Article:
Roy Sesana’s son, Tshoganetso Sesana and two of his tribesmen have applied to the Gantsi Magistrate court demanding that the state give them proceeds from selling their dried meat which was confiscated and auctioned on suspicion that it was game meat.
This is after the Gantsi Magistrate Court discharged and acquitted the trio following a charge for hunting in a protected area, for which they were arrested in the Central Kalahari Game Reserve (CKGR) in 2016.
The trio argues that since the state failed to prove its case, leading to the dismissal of the matter by the court, they should be reimbursed for their meat.
In the beginning of the case, the accused had advised the state to save proceeds of the auctioned meat into an interest-bearing account and not government coffers as the money could later be claimed with interest once the case is won. It is yet to be determined whether the state acceded to the request pending a counter suit.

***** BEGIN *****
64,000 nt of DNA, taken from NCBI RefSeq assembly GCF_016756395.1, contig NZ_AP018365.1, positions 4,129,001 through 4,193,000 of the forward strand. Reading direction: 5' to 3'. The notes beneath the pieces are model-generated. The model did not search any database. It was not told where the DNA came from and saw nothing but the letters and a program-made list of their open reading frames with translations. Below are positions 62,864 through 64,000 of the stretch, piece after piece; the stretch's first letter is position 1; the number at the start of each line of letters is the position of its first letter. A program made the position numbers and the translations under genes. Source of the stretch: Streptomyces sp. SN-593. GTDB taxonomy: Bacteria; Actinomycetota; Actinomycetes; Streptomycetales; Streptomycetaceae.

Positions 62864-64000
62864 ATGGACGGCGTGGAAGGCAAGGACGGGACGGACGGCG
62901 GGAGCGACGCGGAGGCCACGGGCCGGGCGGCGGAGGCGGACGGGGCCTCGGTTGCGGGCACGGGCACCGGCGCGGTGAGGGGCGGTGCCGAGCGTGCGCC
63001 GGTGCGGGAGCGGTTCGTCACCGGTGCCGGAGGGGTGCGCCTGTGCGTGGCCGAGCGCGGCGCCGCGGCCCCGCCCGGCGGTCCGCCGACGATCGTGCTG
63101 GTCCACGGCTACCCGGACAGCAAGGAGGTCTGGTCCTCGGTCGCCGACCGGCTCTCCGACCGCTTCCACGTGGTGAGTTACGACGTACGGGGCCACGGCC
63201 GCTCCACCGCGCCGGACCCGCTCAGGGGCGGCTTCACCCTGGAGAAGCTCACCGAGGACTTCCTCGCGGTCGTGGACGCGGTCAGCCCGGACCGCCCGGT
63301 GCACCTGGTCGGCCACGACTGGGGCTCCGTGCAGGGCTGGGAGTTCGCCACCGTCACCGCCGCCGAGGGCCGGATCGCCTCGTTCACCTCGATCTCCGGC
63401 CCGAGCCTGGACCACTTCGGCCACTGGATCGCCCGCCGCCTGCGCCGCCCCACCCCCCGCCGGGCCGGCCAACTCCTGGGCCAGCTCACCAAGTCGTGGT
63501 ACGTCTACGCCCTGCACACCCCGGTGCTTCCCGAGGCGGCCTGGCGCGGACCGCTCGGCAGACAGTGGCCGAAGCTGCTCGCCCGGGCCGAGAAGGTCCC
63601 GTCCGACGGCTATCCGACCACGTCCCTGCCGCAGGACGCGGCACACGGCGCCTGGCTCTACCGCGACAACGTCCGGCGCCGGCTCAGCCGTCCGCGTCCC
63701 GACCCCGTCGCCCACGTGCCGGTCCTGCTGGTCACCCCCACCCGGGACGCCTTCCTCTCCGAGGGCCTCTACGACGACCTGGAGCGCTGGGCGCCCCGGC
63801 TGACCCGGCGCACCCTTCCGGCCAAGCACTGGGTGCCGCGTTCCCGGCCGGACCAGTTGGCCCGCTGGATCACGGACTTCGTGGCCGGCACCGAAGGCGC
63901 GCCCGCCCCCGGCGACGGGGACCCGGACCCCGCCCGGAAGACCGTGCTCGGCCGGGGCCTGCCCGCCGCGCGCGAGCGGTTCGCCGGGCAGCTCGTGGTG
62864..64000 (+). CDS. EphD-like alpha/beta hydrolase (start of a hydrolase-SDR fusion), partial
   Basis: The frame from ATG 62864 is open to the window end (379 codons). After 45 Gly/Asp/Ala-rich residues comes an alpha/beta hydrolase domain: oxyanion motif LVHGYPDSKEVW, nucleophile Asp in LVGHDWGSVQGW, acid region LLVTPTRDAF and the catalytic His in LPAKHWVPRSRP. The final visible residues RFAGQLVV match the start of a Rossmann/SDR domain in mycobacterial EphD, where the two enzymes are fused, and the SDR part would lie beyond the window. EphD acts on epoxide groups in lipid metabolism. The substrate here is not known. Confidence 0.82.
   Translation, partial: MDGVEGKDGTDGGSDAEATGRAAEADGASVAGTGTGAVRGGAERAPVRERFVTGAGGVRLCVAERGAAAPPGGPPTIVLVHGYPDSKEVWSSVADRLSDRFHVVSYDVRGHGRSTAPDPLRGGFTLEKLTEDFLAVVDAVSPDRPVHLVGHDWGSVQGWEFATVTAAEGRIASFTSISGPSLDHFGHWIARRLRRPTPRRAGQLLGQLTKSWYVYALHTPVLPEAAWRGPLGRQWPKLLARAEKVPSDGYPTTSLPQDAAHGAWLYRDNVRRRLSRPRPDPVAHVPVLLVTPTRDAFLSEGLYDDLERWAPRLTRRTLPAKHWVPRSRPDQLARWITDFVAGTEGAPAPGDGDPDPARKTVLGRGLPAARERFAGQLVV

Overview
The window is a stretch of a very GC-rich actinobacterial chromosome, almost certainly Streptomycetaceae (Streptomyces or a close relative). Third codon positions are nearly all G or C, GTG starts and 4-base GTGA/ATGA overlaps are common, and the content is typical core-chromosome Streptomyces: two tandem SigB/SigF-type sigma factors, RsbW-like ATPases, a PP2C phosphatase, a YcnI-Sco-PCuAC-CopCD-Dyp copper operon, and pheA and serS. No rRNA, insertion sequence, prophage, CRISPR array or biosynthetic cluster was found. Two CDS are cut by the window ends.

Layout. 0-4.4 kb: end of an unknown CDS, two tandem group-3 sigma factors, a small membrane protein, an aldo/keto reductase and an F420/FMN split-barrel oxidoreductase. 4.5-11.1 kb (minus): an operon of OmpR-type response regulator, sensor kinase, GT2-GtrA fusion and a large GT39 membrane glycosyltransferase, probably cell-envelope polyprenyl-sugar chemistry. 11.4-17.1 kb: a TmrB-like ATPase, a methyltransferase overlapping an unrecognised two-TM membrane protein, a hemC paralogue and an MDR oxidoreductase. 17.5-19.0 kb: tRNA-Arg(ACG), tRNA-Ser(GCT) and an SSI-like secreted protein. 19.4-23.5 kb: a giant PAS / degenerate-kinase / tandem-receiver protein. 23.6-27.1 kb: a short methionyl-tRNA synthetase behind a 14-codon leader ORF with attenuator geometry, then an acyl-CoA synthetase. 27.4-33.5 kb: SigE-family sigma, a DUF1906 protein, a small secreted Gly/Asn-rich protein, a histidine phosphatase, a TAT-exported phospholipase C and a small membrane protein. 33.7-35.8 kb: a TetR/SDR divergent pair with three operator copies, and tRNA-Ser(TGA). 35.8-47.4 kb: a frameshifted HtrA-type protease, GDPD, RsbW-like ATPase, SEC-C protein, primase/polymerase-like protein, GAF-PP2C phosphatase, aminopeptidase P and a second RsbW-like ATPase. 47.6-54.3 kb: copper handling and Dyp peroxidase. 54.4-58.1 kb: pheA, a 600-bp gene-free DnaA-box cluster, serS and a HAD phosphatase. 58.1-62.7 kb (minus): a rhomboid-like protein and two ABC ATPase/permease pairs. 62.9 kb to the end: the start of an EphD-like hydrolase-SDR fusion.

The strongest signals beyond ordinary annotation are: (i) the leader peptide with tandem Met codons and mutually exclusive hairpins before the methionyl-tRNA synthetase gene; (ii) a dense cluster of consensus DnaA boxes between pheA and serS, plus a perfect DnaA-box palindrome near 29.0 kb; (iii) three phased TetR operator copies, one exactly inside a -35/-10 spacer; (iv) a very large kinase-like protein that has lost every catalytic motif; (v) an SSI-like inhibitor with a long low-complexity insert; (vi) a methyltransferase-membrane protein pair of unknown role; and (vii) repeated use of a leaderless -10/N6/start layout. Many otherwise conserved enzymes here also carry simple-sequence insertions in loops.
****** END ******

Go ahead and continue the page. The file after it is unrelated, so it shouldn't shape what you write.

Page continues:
The state’s case hit a snag following the mysterious death of its investigating officer who was found hanging on a tree along the Gantsi-Gaborone road, a few metres away from the New Xade turn-off. Assistant Superintendent Kenneth Chipisane of Gantsi Police , months ago, confirmed the death of the investigator and explained that the officer worked for the Department of Wildlife as a biologist in Gantsi. “His car was found a few metres away from his body,” he said at the time.
With the death of the investigating officer, the state grappled with issues concerning evidence and this gave defendants ample time and an opportunity to counter on several occasions.
The trio previously called on Magistrate Babedi Mothuba to recuse herself as she could be brought in as a witness in the case after she, as a judicial officer, signed forms deposing the meat as perishable exhibit.
The trio was of the view that the dried meat was not perishable.